— CNN (@CNN) April 23, 2015
Mary Doyle Keefe, who in 1943 as a 19-year-old telephone operator posed for what what would become Norman Rockwell’s iconic “Rosie the Riveter” painting, died this week at her home in Connecticut. She was 92. Keefe was paid $10 for two days of modeling and the painting eventually appeared on the cover of the May 29, 1943 edition of the Saturday Evening Post. She had no idea how Rockwell’s depiction of her looked until the painting appeared on the newspaper’s front page — and she was startled by the finished product, she recalled in interviews over the years. “Other than the red hair and my face, Norman Rockwell embellished Rosie’s body,” Keefe once said. The portrait went on to become symbolic of working American women during the period surrounding World War II.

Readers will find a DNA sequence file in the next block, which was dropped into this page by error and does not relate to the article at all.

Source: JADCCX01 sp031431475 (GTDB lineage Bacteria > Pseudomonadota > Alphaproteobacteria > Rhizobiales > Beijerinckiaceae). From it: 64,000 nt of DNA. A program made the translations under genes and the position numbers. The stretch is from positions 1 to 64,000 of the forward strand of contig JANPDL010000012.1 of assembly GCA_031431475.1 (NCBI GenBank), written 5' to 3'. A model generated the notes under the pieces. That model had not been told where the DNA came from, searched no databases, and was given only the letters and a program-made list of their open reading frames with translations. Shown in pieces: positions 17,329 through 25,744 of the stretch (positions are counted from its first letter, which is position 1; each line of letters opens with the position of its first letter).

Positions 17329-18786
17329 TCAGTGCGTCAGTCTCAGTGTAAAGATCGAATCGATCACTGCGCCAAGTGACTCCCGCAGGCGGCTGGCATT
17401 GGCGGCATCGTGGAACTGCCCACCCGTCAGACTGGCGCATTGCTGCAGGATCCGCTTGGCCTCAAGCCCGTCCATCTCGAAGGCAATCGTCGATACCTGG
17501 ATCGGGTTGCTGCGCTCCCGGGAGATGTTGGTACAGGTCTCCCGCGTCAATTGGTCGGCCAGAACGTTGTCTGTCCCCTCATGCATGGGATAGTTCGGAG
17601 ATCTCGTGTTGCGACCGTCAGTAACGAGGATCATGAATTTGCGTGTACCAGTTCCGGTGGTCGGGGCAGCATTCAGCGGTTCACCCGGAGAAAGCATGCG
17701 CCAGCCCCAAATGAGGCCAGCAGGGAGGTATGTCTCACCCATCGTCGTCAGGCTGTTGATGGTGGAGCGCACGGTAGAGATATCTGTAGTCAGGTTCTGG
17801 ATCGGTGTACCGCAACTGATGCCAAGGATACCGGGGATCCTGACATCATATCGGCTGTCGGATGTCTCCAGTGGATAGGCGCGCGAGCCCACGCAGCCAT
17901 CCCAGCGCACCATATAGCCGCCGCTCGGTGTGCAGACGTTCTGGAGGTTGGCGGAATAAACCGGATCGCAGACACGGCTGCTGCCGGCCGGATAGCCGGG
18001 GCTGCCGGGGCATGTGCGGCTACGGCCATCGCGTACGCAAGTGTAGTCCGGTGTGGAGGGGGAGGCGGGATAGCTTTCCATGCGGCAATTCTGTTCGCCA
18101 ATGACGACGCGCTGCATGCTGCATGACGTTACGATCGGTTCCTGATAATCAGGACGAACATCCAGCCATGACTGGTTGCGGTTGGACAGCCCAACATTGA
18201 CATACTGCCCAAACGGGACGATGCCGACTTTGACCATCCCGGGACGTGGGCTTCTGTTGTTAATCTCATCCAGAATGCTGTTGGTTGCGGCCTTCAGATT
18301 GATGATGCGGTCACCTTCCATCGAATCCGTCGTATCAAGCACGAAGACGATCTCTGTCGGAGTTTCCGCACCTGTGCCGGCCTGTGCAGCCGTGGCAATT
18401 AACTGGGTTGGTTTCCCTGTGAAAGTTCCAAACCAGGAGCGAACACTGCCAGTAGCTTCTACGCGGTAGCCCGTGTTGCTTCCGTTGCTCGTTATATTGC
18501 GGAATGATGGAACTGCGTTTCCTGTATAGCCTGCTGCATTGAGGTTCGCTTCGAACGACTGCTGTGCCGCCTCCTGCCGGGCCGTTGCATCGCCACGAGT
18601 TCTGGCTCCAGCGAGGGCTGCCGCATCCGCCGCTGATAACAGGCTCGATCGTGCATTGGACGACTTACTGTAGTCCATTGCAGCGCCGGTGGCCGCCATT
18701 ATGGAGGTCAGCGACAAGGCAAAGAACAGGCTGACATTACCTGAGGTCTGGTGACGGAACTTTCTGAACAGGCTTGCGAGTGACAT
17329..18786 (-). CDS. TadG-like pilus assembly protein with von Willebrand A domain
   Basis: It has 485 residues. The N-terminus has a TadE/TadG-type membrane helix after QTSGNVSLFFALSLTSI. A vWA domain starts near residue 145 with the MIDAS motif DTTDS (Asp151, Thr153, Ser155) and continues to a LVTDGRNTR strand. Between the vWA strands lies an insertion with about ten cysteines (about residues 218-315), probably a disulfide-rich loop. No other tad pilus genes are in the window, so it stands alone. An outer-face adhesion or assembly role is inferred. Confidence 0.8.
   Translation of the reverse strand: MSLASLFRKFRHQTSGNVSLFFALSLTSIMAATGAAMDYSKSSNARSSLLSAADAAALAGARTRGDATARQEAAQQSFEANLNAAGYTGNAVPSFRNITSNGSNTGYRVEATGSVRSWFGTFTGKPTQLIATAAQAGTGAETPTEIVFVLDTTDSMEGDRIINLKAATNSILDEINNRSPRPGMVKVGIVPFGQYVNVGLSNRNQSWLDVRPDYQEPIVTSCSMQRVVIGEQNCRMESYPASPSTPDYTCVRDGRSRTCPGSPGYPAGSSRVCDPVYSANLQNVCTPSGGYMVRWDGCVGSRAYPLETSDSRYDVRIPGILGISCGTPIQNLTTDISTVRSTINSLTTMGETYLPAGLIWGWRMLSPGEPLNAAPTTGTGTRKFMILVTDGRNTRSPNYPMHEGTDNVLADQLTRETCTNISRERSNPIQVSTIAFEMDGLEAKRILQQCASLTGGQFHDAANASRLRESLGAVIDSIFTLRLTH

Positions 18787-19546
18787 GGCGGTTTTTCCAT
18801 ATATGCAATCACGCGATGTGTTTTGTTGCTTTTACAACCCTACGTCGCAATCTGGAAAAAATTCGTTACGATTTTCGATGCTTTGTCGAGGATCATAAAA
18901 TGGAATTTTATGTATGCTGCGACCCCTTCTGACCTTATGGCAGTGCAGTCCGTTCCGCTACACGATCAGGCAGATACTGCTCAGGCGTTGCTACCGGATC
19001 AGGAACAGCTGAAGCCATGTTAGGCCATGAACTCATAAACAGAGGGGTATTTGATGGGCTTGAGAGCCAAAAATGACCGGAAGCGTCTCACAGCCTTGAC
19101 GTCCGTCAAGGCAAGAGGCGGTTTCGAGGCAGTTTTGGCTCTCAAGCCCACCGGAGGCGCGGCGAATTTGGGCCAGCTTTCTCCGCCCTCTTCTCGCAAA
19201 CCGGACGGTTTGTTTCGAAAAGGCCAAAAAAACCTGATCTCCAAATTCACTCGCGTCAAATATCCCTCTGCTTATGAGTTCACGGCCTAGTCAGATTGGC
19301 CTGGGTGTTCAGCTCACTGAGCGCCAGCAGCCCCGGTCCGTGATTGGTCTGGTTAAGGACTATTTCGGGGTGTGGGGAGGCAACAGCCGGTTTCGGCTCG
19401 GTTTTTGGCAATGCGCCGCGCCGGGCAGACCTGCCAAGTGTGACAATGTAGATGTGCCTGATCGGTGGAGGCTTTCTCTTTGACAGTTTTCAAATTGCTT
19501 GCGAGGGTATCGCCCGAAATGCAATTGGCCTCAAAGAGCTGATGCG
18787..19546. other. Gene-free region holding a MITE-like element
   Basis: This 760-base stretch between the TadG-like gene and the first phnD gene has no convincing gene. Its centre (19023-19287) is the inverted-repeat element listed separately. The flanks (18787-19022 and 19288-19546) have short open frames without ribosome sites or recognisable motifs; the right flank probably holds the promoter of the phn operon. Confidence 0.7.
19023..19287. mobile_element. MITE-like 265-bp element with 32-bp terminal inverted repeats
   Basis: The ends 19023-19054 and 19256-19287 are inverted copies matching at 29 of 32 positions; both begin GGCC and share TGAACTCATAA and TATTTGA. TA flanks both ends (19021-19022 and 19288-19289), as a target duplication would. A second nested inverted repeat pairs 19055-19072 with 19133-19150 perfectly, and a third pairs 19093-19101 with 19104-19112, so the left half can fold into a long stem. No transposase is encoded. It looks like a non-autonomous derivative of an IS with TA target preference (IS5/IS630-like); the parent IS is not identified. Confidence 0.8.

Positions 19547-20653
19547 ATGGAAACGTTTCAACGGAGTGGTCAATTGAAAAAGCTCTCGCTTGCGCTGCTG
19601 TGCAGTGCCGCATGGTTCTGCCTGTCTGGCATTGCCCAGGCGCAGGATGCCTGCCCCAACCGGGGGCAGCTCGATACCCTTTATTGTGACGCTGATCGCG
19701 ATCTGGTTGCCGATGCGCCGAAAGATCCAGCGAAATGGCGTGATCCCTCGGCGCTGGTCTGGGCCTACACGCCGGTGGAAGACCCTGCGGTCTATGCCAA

Read the full story at CNN.